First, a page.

Welcome to my Lincoln allotment

“Whatever you do, just stick something in the ground!” 

This is advice to everyone from my friend and gardening inspiration, Hillary, who gave me a tour of her Lincoln allotment last week.

“Don’t worry about making mistakes,” she told me, “that’s what we all do with gardening!” 

Think about getting an allotment

The abundance of young plants resulting from the explosion of seed-sowing at the start of lockdown perhaps ask for a bit more space than a garden, and the time is ripe for getting an allotment and growing on…

Thinking about how to #buildbackbetter – spending time in my garden, with my child, is one of the things I want more of in the future. (I was filled with pride when he recently went outside, got out some plant pots, and announced that he was going to “do sowing”!) 

Build back better

Allotments represent much of what it means to me to build back better: reconnection with nature, the fresh air and the healthy soil; building food resilience by increasing urban growing; enjoying fresh, nourishing food that has travelled minimal distance; a positive, local response to the climate crisis; building community… something that was abundantly and warmly evident at the site – a friendly and peaceful place, where many greetings were exchanged during the brief hour that I spent there. I came home with a bag of lettuces from a stranger!

Hillary showed me around their well established rotation system, a plot for self-seeded flowers, a highly productive but carefully tamed bank of brambles, a composting system, a “lasagne” vegetable bed in progress, fruit trees and a cage of fruit bushes.

Geoff was planting out young sweetcorn plants and doing some weeding. Neighbouring plots housed chickens, and others were growing predominantly flowers or fruit trees.

Allotments in Lincoln

Here in Lincoln, the waiting lists for an allotment are short, and on many sites there are vacant plots available immediately, including (at the time of writing) Burton Ridge, Hykeham Road, Long Leys Road and Simons Hill sites. You can apply for an allotment online via the council website, it takes about 2 minutes.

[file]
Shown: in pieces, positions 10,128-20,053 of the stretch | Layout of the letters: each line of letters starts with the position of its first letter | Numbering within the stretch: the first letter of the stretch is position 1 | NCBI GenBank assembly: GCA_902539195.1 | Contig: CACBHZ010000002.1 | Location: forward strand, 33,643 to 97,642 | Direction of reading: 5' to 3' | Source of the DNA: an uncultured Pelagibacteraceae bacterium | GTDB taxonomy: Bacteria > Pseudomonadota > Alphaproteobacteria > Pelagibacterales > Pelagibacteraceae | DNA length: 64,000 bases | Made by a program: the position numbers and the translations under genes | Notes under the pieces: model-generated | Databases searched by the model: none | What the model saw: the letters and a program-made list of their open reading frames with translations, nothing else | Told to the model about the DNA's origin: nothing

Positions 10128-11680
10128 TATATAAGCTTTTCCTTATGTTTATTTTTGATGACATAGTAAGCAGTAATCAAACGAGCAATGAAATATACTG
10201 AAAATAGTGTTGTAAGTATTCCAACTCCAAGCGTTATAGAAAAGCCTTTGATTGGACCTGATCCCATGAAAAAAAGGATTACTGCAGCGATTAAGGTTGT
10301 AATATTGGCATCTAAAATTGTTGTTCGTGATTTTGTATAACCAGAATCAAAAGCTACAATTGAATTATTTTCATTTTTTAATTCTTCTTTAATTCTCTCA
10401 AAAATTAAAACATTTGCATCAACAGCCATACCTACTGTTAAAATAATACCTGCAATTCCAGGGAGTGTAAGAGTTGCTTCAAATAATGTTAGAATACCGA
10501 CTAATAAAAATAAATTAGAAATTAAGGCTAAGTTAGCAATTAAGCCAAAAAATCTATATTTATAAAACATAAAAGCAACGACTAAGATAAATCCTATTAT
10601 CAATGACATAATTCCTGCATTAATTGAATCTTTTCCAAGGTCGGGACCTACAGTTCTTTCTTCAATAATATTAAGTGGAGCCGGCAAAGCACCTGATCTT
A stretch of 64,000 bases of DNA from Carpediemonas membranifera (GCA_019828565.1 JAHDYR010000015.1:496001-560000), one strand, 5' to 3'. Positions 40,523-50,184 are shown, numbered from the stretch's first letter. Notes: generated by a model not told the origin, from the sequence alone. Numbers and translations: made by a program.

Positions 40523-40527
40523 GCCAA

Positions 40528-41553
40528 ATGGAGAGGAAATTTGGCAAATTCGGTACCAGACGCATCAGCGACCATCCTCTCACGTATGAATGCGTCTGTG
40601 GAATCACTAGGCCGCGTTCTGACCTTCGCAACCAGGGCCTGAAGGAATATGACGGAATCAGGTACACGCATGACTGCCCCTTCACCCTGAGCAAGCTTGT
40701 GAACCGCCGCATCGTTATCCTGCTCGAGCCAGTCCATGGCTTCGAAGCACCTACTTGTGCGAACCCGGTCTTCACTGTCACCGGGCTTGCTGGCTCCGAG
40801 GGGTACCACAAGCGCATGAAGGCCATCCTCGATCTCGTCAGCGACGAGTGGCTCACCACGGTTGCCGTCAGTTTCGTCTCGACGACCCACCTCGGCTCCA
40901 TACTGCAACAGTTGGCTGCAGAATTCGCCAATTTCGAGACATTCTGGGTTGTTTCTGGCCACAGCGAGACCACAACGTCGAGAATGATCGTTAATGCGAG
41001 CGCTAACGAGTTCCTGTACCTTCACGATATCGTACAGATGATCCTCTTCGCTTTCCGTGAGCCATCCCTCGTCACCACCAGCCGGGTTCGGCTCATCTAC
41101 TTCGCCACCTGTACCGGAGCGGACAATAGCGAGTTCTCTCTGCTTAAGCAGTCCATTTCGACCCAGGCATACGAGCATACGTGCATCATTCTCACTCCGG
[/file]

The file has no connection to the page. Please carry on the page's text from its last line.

Do you already have an allotment? How do you find it? What’s happening on your plot this week? Who and what inspires you to grow?

If you’re considering an allotment, what would get you started? What are your hopes and doubts?

If you’d like to invite me to your allotment, I’d like to share the allotment love on this blog through the year, and would be very pleased to visit and chat with you. Ping me an email: LauraStratfordgardens@gmail.com

Local food news from our blog:

Willoughby Road Allotment Association: The Power of Allotments for Community, Kindness and Learning

Allotments are often sites of surprising diversity, community, wellbeing and intergenerational connection. But the people of Willoughby Road Allotment Association have taken this to a whole new level, and show the incredible capacity for allotment spaces to bring diverse communities together, and to propagate kindness! I spoke with Paul Collingwood and Gerry Ladds, who areContinue reading “Willoughby Road Allotment Association: The Power of Allotments for Community, Kindness and Learning”

Low Fulney Family Allotments

Family Services Goes Outdoors! “We were working with a group of Young People who were permanently excluded from school, and there was this one girl who told us about her trips with her Grandad to his allotment. They were good memories. So we said to ourselves, could we have an allotment, where more young youngContinue reading “Low Fulney Family Allotments”

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